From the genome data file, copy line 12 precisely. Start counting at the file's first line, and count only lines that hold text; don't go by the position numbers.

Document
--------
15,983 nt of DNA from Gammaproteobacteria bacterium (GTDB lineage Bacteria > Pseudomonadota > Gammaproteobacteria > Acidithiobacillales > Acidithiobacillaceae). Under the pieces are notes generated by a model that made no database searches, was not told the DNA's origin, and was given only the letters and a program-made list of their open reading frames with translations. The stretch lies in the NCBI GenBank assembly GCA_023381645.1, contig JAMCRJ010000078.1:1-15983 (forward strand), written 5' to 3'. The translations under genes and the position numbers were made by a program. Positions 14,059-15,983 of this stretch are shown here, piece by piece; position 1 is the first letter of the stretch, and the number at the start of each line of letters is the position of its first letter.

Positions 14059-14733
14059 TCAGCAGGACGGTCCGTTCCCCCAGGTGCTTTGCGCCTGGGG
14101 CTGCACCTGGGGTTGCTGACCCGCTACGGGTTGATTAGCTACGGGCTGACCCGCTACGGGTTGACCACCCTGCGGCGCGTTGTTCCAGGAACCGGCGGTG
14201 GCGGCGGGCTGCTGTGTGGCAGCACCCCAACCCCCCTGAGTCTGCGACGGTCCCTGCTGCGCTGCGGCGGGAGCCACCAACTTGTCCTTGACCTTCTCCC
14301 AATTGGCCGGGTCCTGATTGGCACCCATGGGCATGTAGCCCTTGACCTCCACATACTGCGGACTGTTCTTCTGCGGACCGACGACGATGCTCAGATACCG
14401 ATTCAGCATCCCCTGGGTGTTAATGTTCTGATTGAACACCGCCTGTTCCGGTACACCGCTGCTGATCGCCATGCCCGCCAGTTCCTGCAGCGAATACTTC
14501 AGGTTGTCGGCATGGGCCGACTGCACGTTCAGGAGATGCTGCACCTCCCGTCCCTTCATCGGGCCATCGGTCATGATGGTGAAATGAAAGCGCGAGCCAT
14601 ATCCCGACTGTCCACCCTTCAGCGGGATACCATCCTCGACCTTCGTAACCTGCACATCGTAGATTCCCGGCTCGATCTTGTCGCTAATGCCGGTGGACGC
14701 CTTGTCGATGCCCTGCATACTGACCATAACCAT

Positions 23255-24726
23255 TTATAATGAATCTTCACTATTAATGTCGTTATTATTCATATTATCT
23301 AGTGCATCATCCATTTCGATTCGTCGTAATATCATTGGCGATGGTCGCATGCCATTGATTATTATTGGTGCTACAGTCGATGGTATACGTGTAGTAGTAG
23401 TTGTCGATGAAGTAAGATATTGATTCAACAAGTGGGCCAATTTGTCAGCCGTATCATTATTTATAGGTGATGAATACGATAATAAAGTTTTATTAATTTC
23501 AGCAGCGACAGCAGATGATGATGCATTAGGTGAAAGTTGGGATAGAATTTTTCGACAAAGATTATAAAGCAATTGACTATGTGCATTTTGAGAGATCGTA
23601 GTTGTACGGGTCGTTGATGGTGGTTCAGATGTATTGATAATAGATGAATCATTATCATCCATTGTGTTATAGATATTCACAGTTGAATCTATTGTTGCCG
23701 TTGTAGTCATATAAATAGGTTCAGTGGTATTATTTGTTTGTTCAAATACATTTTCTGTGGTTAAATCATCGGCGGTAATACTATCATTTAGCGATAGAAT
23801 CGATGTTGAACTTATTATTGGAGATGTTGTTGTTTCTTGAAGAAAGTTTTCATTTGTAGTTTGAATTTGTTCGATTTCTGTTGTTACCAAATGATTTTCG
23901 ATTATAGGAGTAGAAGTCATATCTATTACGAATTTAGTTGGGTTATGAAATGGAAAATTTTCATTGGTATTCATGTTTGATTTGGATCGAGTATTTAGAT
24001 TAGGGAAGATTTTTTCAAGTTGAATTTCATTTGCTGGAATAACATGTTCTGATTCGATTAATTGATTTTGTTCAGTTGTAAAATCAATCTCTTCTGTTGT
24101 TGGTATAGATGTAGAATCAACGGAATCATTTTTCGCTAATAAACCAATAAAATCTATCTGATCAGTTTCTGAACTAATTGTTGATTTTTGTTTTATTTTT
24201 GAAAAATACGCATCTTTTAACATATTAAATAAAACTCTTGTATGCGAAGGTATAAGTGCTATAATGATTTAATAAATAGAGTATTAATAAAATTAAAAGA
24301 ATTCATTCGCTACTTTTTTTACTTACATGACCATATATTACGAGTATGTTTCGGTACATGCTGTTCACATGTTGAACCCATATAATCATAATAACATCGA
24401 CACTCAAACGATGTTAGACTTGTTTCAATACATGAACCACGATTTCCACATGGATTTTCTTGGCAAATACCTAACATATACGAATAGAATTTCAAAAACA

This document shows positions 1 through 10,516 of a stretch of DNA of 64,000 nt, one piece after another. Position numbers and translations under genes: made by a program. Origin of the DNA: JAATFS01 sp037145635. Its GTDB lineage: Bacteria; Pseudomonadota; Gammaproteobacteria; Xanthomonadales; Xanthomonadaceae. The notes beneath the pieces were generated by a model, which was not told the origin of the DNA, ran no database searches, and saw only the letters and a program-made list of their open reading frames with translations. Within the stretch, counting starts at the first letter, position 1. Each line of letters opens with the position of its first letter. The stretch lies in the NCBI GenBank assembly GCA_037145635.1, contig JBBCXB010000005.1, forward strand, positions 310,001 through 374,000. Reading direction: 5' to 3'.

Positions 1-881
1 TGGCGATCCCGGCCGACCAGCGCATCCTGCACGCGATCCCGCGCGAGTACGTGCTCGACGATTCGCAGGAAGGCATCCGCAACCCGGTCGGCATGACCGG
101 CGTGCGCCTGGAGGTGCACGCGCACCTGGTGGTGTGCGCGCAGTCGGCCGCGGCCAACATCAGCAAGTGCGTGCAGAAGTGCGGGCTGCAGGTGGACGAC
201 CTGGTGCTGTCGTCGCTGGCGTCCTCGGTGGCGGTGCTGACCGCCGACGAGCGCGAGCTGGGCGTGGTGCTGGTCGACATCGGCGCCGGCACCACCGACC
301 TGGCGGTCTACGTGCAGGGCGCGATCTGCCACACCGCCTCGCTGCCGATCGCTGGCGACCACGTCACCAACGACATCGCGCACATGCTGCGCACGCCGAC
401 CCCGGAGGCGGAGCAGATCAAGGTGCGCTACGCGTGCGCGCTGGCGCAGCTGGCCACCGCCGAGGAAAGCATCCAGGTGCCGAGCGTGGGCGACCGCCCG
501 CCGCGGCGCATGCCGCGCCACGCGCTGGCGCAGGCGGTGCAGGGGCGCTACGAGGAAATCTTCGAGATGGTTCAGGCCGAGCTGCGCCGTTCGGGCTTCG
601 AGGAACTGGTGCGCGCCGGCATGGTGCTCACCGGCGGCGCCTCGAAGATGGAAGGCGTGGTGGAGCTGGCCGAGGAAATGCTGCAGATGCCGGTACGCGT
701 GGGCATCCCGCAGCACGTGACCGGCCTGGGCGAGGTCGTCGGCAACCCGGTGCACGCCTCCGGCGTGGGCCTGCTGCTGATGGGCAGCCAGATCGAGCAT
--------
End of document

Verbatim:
23255 TTATAATGAATCTTCACTATTAATGTCGTTATTATTCATATTATCT